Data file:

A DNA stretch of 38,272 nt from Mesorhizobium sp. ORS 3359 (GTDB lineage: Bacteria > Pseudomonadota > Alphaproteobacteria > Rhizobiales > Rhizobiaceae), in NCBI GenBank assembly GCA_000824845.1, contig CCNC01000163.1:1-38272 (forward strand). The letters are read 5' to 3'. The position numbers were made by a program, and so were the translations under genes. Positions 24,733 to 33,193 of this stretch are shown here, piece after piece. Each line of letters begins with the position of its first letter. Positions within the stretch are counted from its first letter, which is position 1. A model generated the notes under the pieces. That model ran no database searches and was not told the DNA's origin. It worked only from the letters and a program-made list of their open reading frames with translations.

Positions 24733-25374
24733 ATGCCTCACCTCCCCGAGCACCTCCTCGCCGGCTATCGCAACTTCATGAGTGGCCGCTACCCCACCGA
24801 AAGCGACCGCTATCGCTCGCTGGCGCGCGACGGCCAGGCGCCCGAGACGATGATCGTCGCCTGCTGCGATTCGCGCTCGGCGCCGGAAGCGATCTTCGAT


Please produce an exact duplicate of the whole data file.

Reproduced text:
A DNA stretch of 38,272 nt from Mesorhizobium sp. ORS 3359 (GTDB lineage: Bacteria > Pseudomonadota > Alphaproteobacteria > Rhizobiales > Rhizobiaceae), in NCBI GenBank assembly GCA_000824845.1, contig CCNC01000163.1:1-38272 (forward strand). The letters are read 5' to 3'. The position numbers were made by a program, and so were the translations under genes. Positions 24,733 to 33,193 of this stretch are shown here, piece after piece. Each line of letters begins with the position of its first letter. Positions within the stretch are counted from its first letter, which is position 1. A model generated the notes under the pieces. That model ran no database searches and was not told the DNA's origin. It worked only from the letters and a program-made list of their open reading frames with translations.

Positions 24733-25374
24733 ATGCCTCACCTCCCCGAGCACCTCCTCGCCGGCTATCGCAACTTCATGAGTGGCCGCTACCCCACCGA
24801 AAGCGACCGCTATCGCTCGCTGGCGCGCGACGGCCAGGCGCCCGAGACGATGATCGTCGCCTGCTGCGATTCGCGCTCGGCGCCGGAAGCGATCTTCGAT